The edible artistic arrangements capture the color wheel of what we eat.

pantone color book and food to match it
Credit: Dina Belenko Photography / Getty Images

An Instagram artist is creating Pantone color swatches using food’s natural and cooked-up colors. The Pantone Color Institute is known best for its “Color of the Year” announcement, an annual determination of the shade that most defines our current moment, from food and fashion to branding and design. In 2018, the color of the year became Ultra Violet, a shade that’s “long been symbolic of counterculture, unconventionality, and artistic brilliance,” and that “communicates originality, ingenuity, and visionary thinking that points us toward the future.” But the Institute and its many swatches are doing more than just picking the color that will cover our must-have kitchen accessories. Producing colors for iconic companies like Tiffany’s and big screen properties like Minions and Bates Motel proves that Pantone colors are influencing art in its many forms.

Lucy Litman, a digital marketer, is reinforcing Pantone’s artistic influence with her incredible and edible swatches. Using anywhere from two to six different hues, Litman places everyday foods, both processed and unprocessed, onto different colorful squares, creating the perfect food-color match. Known as #PantonePosts, the Instagram art show has produced swatches themed around everything from ice cream bars, rock candy, and macarons to cauliflower, corn cobs, and La Croix cans. Each of the project’s food and color pairings allows her to search for and discover the color variations in things like fish, fruits, eggs, vegetables, and even cookies.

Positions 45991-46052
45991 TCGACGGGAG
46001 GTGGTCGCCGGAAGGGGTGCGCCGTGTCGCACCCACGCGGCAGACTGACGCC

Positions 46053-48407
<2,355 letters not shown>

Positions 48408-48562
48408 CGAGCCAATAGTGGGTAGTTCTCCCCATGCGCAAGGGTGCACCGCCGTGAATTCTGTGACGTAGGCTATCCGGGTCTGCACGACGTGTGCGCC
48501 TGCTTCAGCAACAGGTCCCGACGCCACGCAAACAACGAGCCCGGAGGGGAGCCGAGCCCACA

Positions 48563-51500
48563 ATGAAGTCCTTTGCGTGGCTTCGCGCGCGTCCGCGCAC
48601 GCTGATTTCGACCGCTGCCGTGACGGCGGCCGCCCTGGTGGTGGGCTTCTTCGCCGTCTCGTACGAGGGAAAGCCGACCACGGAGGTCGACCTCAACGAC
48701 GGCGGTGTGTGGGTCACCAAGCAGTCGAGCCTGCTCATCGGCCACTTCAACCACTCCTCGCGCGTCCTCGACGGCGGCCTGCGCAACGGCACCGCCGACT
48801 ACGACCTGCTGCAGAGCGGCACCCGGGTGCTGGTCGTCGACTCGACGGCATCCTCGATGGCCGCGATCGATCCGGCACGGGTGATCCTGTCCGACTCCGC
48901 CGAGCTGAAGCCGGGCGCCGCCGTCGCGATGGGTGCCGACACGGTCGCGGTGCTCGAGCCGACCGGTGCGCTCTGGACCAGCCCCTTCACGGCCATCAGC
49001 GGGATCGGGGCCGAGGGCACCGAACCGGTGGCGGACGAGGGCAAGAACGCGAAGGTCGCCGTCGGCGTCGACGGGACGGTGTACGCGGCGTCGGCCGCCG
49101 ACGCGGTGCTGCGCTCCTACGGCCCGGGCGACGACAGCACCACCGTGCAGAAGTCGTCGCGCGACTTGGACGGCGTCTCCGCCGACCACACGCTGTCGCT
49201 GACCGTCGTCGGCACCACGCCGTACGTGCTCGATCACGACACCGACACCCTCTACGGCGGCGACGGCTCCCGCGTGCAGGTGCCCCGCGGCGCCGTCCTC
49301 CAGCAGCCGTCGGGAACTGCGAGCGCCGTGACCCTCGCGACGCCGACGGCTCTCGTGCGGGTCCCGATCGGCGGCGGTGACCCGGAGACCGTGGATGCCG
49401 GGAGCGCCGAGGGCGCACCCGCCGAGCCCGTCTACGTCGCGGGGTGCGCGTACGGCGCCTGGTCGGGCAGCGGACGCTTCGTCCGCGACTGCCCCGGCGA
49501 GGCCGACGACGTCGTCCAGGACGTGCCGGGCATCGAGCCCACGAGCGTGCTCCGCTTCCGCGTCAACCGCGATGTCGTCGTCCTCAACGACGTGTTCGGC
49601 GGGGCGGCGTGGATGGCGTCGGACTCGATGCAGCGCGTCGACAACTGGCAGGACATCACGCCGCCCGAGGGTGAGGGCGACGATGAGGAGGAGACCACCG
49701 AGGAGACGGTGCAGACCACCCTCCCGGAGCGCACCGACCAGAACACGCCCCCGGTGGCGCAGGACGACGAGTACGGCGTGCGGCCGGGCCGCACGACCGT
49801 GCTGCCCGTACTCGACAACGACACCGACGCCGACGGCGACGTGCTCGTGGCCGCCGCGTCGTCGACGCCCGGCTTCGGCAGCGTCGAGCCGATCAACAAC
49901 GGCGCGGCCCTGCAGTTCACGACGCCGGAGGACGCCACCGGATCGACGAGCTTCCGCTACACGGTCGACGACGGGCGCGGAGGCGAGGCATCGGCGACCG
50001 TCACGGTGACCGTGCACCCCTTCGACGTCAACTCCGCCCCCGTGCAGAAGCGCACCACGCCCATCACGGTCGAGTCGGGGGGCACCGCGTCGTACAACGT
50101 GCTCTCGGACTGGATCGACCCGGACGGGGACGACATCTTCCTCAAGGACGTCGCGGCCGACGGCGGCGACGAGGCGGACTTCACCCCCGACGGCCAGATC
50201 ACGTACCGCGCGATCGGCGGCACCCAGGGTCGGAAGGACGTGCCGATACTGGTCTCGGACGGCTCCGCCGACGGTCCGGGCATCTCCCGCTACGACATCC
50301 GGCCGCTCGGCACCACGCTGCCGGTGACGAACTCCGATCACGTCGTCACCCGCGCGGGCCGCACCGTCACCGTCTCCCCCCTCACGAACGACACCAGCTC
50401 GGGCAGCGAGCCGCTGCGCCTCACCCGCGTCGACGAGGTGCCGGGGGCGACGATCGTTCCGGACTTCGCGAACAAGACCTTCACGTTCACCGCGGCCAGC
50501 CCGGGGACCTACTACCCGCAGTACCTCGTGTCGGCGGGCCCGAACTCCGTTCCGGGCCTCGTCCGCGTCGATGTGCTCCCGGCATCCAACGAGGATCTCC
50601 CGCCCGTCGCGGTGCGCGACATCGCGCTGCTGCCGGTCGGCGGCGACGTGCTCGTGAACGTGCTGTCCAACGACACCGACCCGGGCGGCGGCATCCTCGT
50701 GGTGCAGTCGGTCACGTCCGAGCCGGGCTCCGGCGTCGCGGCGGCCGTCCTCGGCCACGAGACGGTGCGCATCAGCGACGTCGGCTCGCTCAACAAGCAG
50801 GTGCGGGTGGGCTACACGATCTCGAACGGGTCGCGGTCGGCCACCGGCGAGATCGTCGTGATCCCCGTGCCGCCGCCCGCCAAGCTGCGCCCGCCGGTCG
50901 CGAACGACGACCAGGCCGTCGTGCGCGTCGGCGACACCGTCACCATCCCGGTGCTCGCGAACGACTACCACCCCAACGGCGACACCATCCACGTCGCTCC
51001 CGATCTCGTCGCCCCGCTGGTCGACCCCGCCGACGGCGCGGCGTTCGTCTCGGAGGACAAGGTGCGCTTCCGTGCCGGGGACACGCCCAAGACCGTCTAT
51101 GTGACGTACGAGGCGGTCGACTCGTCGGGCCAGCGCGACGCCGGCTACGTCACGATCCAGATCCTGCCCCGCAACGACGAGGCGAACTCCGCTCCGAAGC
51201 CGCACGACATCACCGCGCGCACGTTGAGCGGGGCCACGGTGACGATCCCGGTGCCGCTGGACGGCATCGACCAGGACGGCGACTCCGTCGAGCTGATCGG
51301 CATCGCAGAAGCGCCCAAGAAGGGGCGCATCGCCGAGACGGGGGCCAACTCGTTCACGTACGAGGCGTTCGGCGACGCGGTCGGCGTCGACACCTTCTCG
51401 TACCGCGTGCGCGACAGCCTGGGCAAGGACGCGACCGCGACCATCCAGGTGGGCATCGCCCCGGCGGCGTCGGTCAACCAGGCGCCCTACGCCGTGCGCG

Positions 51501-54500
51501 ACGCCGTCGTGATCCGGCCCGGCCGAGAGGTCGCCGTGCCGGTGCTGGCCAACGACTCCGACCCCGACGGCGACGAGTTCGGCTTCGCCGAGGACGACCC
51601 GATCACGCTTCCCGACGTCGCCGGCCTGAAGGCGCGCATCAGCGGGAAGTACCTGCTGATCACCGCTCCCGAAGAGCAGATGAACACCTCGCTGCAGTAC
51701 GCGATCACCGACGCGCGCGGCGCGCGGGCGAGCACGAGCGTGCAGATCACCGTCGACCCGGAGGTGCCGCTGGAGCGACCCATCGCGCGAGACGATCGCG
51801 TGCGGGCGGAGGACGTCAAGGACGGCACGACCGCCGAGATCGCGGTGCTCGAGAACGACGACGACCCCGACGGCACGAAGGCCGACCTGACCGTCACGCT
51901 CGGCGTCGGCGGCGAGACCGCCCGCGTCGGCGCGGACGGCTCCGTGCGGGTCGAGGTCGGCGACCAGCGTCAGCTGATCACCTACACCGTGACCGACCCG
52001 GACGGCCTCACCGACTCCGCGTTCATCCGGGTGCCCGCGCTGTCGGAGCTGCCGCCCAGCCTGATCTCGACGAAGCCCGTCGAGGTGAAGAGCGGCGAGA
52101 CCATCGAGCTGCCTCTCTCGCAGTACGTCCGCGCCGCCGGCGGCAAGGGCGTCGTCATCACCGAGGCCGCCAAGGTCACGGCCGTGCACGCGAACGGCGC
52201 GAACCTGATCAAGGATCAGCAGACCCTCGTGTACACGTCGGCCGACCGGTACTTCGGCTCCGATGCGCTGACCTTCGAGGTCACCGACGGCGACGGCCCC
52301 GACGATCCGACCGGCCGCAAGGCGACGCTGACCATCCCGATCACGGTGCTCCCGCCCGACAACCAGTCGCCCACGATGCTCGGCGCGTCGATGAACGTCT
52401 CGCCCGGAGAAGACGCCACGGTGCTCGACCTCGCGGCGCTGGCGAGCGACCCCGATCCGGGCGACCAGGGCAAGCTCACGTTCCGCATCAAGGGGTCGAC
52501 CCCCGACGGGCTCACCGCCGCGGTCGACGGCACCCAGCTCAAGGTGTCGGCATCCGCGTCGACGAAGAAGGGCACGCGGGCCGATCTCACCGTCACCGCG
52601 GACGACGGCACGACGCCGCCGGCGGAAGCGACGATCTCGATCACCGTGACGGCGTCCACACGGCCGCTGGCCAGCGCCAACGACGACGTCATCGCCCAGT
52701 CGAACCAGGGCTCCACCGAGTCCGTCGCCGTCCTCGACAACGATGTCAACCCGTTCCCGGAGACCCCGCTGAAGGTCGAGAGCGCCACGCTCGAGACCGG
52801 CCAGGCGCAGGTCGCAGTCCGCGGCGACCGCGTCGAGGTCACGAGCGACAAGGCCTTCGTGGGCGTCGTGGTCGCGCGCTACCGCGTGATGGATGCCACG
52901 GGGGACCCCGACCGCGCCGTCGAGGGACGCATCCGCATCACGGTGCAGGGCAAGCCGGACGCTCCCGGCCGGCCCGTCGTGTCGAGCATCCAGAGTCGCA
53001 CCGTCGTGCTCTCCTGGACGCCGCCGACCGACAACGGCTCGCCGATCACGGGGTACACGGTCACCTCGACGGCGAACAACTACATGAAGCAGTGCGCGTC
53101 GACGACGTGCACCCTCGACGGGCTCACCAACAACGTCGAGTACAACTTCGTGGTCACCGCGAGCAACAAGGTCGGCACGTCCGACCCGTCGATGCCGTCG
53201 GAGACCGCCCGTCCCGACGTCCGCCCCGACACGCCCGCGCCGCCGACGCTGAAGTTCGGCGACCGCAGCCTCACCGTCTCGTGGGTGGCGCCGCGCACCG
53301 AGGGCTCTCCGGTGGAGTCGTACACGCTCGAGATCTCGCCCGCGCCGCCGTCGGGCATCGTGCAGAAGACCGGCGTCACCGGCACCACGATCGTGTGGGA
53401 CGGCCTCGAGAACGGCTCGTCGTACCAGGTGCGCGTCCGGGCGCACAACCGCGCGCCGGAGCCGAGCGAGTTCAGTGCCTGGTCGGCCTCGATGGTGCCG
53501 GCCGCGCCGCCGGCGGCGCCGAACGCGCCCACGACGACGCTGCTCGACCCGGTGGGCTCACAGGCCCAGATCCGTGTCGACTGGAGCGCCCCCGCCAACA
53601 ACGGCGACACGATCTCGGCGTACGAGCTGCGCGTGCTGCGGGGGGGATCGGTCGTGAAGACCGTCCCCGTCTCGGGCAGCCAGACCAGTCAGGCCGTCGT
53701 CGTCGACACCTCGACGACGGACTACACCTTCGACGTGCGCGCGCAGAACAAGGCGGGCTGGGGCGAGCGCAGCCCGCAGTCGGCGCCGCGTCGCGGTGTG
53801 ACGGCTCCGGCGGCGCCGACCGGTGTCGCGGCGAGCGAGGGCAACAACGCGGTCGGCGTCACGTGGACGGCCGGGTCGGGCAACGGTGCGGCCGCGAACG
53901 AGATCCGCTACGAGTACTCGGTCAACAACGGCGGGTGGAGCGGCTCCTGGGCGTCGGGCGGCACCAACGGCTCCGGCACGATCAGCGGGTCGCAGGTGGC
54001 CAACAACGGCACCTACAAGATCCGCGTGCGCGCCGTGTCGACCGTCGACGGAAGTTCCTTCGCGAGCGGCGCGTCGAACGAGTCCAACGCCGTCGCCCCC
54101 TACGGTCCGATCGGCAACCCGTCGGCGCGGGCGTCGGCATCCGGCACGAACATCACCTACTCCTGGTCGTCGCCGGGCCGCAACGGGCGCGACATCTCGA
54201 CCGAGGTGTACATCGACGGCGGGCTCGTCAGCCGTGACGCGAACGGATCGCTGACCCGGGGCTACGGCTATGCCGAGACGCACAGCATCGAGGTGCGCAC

#PantonePosts is a side project for Litman that started through her fascination with Froot Loops' unnatural colors and evolved into a tribute to the Earth’s natural, vibrant, and tasty bounty. A lover of photography and food, as well as a frequenter of her local farmer’s market, Litman’s love for food is deeply ingrained. The Californian comes from farming families, where some of her favorite memories were inspired by growing food in the backyard.

“Food has always been what’s inspired me most in my life,” Litman told Civil Eats. “I was always amazed by nature and the idea that a tiny seed could produce such bountiful and vibrant food … the colors and variety of food continue to amaze me.”

You can view Litman’s entire and growing collection of Pantone edible swatches, or check out her clever food pun art, at her Instagram.